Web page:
Jun 8 2020
In the past six decades, the changing climate has resulted in a shortage of summer nutrients that has contributed to a 50% reduction in crucial North-East Atlantic plankton.
Published in the Global Change Biology journal, the latest study demonstrates that larger and nutritious plankton—crucial to support marine mammals, seabirds, and fish—are being substituted by small, primary producers that have poorer food quality.
Variations caused by wetter and cloudier summers to longer periods of drought and sunshine have depleted the supply of nutrients and iron to surface waters. As a result, there has been a longer period of suboptimal feeding conditions for zooplankton, especially at a time of year when their metabolic demand is at its peak.
Huge phytoplanktons in certain regions are being almost entirely substituted by picoplankton, particularly the cyanobacterium Synechococcus that thrives when there are very low concentrations of nitrogen and iron in surface waters.
But cyanobacterium is small in size and does not contain any vital biomolecules, which means it is incapable of functioning in the same manner as larger and more nutritious phytoplankton—a key primary producer of omega-3—and cannot efficiently maintain shelf seafood webs.
Since Synechococcus are popular from the Arctic to the tropics and grow abundantly across the world, researchers have recommended that competition for limited summer nutrients will become a major force in shaping the shelf seafood webs.
Nearly 80% of the world’s wild-captured seafood is provided by shelf seas, which means variations in their productivity will have considerable impacts on mankind.
The study was performed under the guidance of researchers from the University of Plymouth (financially supported via the Shelf Sea Biogeochemistry Programme of Natural Environment Research Council), working with collaborators from the Marine Biological Association, Plymouth Marine Laboratory, and the University of Southampton.
The research brought together specialists from a variety of fields, such as satellite data, plankton taxonomy, and trace metal analysis.
Zooplankton such as copepods are considered beacons of climate change, and the ~50% decline in their abundance over the last six decades is worrying. Our study is the first to provide a mechanism for such a wide-spread decline, and this understanding is essential to project future responses to climate change.
Dr Katrin Schmidt, Study Lead Author and Plankton Ecologist, School of Geography, Earth and Environmental Sciences, University of Plymouth
Schmidt added, “We also need to explore the wider impacts and whether the changing nutrient supply could, for example, lead to reductions in omega-3 within the entire food chain.”
The research was based on a region spanning 2000 x 1500 km in the North-East Atlantic and employed a combination of data produced by satellites and the Continuous Plankton Recorder (CPR) survey of MBA. It enabled the researchers to determine both shorter- and longer-term trends, the spatial degree of any variations, and the months that are highly impacted.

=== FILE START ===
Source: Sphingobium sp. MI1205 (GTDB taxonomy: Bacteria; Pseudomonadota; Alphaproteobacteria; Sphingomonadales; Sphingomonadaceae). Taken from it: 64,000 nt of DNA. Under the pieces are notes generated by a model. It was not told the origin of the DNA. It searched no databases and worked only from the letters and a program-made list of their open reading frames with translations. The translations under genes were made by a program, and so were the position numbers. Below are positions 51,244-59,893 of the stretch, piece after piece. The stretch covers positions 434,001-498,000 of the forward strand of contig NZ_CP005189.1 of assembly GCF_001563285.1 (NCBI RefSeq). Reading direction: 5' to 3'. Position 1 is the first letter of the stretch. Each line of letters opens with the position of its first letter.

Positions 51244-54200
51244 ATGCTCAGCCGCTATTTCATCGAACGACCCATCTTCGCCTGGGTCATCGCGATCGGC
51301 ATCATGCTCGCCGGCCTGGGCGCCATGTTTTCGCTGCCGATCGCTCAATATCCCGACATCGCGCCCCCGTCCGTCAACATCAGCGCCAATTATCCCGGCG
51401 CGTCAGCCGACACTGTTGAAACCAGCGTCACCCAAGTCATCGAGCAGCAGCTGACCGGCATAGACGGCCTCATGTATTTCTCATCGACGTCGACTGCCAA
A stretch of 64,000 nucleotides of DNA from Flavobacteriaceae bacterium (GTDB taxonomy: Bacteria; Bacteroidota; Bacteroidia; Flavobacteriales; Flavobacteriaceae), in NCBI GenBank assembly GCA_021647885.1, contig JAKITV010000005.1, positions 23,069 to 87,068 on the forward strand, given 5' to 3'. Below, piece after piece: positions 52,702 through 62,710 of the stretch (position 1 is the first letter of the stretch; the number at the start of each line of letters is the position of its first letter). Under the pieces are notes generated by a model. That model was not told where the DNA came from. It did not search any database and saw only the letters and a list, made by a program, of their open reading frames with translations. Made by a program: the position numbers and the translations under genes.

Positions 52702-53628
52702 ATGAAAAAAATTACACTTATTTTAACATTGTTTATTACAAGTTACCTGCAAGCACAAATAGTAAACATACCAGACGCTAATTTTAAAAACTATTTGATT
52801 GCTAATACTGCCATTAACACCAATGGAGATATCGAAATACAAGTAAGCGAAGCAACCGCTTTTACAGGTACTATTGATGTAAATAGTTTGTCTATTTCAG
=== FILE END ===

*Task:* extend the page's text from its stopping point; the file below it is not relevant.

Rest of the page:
It also makes use of the close field observations of the phytoplankton community and, by connecting the two scales, offered a conceptual model of why the traditional food web is growingly under threat in temperate coastal and shelf regions.
Combined together, CPR data and satellite data exhibit analogous variations over the shorter (1997-2018) and longer (1958-2017) terms. From May to August/September in those years, the proportions of dinoflagellates, diatoms, and total copepods have all decreased, while the number of picophytoplankton has increased.
The increasing dominance of small phytoplankton species might have a broad impact on the marine ecosystem. Other than altering the food chain as suggested in this study, it could also change the biological carbon pump modifying the capacity of the ocean to store carbon.
Dr Luca Polimene, Study Co-Author and Senior Marine Ecosystem Modeller, Plymouth Marine Laboratory
Polimene added, “We need to make sure that the shift between large to small phytoplankton species is well captured by marine ecosystem models if we want to reliably simulate future oceans.”
While the CPR Survey samples the larger plankton community, declines in some key groups over past decades can be linked to changes in the smallest plankton that are driven by climate change.
David Johns, Head of Continuous Plankton Recorder Survey, University of Plymouth
Johns continued, “We have previously witnessed direct climate impacts on the plankton community, from seasonality (temporal) to large scale movements (spatial), via changes in temperature.”
“This study demonstrates a knock-on effect through the food web, and it is only by continuing our monitoring that we will identify multiple stressors acting on our marine environment, and hopefully sustain and protect our productive oceans,” Johns concluded.